By Jeffery Kahn, firstname.lastname@example.org
Japan's industrial strength is not merely the sum of its many technological successes, says professor Fumio Kodama of the University of Tokyo. Rather, it represents the success of a new method of innovation.
Kodama spoke at LBL on Monday, May 23, as part of the lecture series, "Science and Technology in a Competitive World," jointly sponsored by LBL and UC Berkeley.
Japan probably did not set out to invent a new way of developing, manufacturing, and marketing products, Kodama said. But gradually and unconsciously, a technological paradigm-shift occurred, creating a Japanese method of doing business that is very different from the American way.
He said the dimensions of the Japanese method extend far beyond the factory floor. They include research and development, manufacturing, business diversification, and even the process of innovation.
An author, government advisor, and member of the Engineering Academy of Japan, Kodama is professor of Science, Technology, and Industry at the University's Research Center for Advanced Science and Technology.
In remarks germane to LBL and the technology transfer mission of the national labs, he said product development in Japan does not start with science, but with the consumer. He said that in America, science feeds new technology into a pipeline with the expectation that a flow of new products will result.
Kodama said the Japanese prefer to begin product development by identifying what people want. He said this "demand articulation" is different from marketing and cited the case of video cassette recorders (VCRs).
The Ampex Corp. of California invented the videotape recorder in 1956. The machine was quite expensive and sold strictly to professional broadcasters. Toshiba, and later Sony, realized that residential consumers would buy and use VCRs if sold at the right price. Having articulated demand, the Japanese then began work on the technology, which resulted in the development of a very different machine.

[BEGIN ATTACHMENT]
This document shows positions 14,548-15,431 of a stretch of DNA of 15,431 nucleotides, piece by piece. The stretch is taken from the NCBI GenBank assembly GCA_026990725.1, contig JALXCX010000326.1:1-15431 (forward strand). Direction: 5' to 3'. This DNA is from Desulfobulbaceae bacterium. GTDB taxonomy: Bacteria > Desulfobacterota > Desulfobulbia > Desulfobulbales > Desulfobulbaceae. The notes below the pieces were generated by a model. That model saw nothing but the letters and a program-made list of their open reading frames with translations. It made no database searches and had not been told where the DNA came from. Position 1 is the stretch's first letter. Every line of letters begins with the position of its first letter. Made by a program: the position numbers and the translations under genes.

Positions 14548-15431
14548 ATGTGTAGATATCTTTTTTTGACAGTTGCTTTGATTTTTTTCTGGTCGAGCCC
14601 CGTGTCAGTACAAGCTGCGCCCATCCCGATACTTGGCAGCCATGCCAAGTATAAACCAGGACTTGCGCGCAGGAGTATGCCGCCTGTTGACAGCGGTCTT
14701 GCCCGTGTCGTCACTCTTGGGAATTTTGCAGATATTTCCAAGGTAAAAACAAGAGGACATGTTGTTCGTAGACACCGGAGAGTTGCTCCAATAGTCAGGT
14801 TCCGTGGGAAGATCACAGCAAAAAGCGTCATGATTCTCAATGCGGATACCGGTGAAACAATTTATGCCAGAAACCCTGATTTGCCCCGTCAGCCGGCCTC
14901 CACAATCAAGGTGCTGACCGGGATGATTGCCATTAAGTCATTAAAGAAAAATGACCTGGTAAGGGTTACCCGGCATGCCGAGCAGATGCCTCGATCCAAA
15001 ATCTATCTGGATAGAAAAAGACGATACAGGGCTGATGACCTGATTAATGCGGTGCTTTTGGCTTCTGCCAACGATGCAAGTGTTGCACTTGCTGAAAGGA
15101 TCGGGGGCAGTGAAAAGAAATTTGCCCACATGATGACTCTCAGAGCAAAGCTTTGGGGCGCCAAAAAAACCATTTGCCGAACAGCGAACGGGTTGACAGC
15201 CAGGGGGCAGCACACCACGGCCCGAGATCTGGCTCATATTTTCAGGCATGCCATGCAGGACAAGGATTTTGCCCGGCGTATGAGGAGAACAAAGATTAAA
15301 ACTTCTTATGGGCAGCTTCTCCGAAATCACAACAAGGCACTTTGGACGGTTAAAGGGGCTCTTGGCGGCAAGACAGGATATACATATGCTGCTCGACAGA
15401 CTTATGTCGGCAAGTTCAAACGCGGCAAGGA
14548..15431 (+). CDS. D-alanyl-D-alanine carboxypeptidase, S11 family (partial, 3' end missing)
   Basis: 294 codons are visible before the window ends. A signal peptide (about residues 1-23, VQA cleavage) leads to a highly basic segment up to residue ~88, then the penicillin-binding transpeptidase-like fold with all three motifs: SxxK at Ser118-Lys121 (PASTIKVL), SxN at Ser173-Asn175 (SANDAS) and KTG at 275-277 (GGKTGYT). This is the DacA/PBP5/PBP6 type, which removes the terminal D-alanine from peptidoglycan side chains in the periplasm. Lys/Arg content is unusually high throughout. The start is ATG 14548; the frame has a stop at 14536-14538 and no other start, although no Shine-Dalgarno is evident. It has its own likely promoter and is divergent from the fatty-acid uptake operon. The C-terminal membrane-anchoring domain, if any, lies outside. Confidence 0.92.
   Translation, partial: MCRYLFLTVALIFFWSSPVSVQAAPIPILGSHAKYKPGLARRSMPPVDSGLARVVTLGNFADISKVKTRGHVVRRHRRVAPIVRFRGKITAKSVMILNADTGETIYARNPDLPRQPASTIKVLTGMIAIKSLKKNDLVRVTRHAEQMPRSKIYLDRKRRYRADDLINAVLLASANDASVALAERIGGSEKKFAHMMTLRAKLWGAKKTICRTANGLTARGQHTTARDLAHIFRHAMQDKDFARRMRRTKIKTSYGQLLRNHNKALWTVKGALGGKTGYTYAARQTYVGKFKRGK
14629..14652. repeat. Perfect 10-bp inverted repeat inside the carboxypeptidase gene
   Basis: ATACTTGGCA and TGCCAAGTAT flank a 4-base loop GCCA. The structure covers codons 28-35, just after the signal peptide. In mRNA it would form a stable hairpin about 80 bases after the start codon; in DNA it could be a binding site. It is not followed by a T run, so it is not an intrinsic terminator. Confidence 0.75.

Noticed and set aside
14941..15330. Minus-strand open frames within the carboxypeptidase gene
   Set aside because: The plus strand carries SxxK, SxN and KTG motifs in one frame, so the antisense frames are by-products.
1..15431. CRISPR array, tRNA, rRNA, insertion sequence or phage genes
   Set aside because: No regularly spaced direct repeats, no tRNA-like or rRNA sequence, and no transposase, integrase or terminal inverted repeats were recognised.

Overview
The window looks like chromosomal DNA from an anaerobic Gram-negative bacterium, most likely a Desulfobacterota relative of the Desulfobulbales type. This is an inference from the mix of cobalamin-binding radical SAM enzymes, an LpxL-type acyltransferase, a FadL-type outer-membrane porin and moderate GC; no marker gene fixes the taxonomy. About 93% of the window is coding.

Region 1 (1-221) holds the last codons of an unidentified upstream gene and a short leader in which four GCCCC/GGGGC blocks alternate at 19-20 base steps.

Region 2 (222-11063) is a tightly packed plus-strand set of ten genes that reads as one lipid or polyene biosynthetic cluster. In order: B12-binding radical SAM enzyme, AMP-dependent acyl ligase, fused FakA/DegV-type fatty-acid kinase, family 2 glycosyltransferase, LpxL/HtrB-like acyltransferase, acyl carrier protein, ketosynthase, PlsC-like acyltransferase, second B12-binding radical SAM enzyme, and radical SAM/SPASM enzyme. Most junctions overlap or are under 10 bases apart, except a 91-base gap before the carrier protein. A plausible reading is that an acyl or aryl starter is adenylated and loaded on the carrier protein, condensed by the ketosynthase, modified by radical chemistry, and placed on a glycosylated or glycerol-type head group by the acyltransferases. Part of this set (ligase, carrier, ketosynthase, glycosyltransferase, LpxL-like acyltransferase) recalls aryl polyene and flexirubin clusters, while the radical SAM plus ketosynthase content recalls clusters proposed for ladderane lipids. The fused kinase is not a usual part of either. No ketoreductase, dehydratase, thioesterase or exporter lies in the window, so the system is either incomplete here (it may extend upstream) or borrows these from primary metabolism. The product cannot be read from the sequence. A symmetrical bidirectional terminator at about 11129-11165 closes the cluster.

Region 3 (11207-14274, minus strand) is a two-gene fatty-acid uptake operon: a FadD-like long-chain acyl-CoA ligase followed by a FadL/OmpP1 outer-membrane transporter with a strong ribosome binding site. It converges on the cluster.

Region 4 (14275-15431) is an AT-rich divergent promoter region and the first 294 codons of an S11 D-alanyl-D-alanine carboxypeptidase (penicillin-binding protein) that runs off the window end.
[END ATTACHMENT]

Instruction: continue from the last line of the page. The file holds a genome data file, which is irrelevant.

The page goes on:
Patterns of product innovation between America and Japan likewise are different. Kodama said although major scientific breakthroughs occur much more often in America than in Japan, this does not seem to translate into a commercial advantage for the United States. He said single scientific breakthroughs rarely result in new products. Rather, multiple breakthroughs are often required, as is a maturation and learning process.
Instead of relying on breakthroughs, Japanese companies prefer to combine or fuse several technologies. This approach has been so successful that despite the dearth of Japanese breakthroughs, Japanese companies are major holders of U.S. patents. In fact, Kodama said, in terms of the numbers of new U.S. patents applied for, many of the current top-ranking companies are Japanese.
Kodama said, to be successful, LBL's technology transfer efforts should rely strongly on interactions with industry. He said Japanese companies look beyond their own doors for emerging technologies. In fact, learning about new developments elsewhere is considered the responsibility of every employee.